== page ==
KERALA

Model injection corner for SAT Hospital



C. Maya

Concern over unsafe injection practices

Thiruvananthapuram: A Model Injection Corner (MIC) will be set up at the immunisation clinic at SAT Hospital as part of a nation-wide initiative launched by Indian Clinical Epidemiology Network (IndiaCLEN) to reduce the irrational prescription of injections and demonstrate the safe and recommended method of giving injections.

The initiative follows a study on injection practices conducted by IndiaCLEN in 2002-04 at 84 centres, which reported that 47.5 per cent of the injections administered in Kerala, in both Government and private sector, are unsafe. 14.2 per cent of all injections given in the State carry the potential risk of transmission of blood borne infections like Hepatitis B and HIV.

The injection corners are being set up in 25 medical schools across the country, one being the SAT Hospital here. The aim of the initiative is to create awareness among and impart training to prescribers and injection-givers nurses, laboratory technicians, dental surgeons, doctors and medical students on safe injection practices and proper disposal of syringes.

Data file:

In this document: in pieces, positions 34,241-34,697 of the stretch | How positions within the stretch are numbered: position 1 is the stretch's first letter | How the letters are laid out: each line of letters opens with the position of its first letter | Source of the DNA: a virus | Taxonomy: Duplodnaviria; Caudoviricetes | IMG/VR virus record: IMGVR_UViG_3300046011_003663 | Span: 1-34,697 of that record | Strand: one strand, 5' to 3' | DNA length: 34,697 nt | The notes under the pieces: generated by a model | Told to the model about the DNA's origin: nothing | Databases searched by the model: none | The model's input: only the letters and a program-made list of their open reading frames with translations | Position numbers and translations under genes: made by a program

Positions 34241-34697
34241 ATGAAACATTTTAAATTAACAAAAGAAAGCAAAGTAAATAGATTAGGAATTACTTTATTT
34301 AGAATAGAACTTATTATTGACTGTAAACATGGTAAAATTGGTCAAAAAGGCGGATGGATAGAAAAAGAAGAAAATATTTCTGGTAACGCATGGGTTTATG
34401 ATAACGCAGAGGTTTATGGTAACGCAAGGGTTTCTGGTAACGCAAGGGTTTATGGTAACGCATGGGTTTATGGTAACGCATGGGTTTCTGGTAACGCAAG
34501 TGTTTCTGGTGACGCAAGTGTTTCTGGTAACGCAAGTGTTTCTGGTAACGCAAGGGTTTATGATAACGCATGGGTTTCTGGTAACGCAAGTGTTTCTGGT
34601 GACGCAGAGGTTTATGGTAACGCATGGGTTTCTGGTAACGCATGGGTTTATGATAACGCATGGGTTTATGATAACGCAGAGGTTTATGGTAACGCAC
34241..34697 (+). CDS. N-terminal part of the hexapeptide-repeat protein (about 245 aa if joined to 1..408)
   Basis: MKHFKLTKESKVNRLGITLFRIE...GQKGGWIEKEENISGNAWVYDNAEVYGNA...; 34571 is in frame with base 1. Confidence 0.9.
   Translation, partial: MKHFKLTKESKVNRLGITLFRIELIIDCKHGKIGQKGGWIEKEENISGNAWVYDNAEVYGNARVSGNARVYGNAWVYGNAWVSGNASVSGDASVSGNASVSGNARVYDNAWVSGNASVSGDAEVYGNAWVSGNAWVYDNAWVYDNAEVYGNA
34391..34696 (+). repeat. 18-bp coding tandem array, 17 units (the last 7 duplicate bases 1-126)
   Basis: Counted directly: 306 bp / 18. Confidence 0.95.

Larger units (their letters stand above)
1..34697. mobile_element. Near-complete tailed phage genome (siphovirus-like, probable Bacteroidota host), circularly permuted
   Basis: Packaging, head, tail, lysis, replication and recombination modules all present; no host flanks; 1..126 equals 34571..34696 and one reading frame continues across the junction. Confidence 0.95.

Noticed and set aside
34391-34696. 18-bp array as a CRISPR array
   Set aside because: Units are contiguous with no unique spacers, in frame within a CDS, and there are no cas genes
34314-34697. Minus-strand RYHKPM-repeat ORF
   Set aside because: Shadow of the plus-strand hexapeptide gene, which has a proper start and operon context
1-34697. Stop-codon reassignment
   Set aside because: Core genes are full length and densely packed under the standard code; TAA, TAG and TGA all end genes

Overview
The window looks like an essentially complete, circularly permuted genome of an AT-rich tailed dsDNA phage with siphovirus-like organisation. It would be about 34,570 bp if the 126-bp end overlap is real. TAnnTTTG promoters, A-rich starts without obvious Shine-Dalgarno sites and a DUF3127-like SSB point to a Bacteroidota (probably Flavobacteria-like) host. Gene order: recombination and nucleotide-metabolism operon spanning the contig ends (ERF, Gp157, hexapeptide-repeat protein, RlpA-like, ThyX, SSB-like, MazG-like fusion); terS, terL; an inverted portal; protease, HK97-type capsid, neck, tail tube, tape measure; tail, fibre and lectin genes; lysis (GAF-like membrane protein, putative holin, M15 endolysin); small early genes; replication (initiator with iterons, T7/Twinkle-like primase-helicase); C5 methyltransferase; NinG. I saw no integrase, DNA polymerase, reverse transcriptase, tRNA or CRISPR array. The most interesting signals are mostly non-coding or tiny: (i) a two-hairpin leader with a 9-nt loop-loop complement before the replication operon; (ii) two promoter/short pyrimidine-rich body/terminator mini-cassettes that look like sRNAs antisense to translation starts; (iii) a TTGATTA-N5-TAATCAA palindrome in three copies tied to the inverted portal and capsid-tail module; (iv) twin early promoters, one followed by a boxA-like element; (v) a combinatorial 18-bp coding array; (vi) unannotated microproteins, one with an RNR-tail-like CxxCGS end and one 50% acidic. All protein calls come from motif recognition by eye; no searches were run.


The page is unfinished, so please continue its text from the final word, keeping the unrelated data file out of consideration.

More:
The project will be jointly implemented here by the Clinical Epidemiology and Research Centre of Medical College Hospital (MCH) and the Child Development Centre. An apex committee, chaired by the Medical College Principal, has been set up for the smooth conduct of the programme.

According to the guidelines of WHO and Safe Injections Global Network, an injection is termed unsafe if it carries the risk of transmitting viruses like HIV or HBV to a person owing to improper sterilisation. Faulty techniques can also make an injection unsafe.

The injection safety study had found 75 per cent of health care facilities in Kerala to be using plastic disposable syringes. However, in some facilities, while the needle was destroyed, there was the practice of sterilising and re-using plastic syringes and this could be potentially dangerous.

MICs are part of the strategy to enhance safe injection practices by demonstrating a clean injection area, proper techniques of administering injections, handling and sterilising the equipment, sterilising the injection site and disposal of needles and syringes.

Proper waste disposal and awareness creation on rational prescription of injections are two important aspects being stressed upon.

Doctors and nurses at the MCH are currently undergoing training programmes on safe injection practices.

There will be a hub-cutter machine to destroy used needles and syringes. Since August 2005, all immunisation centres have been following the Centre's directive to use only auto-disabled syringes.

The safe injection practice-training programme will also be taken to the periphery in a small way and the health centre at Pangappara will be developed as the second MIC in the district. Once streamlined, the project will be extended to the private sector hospitals as well.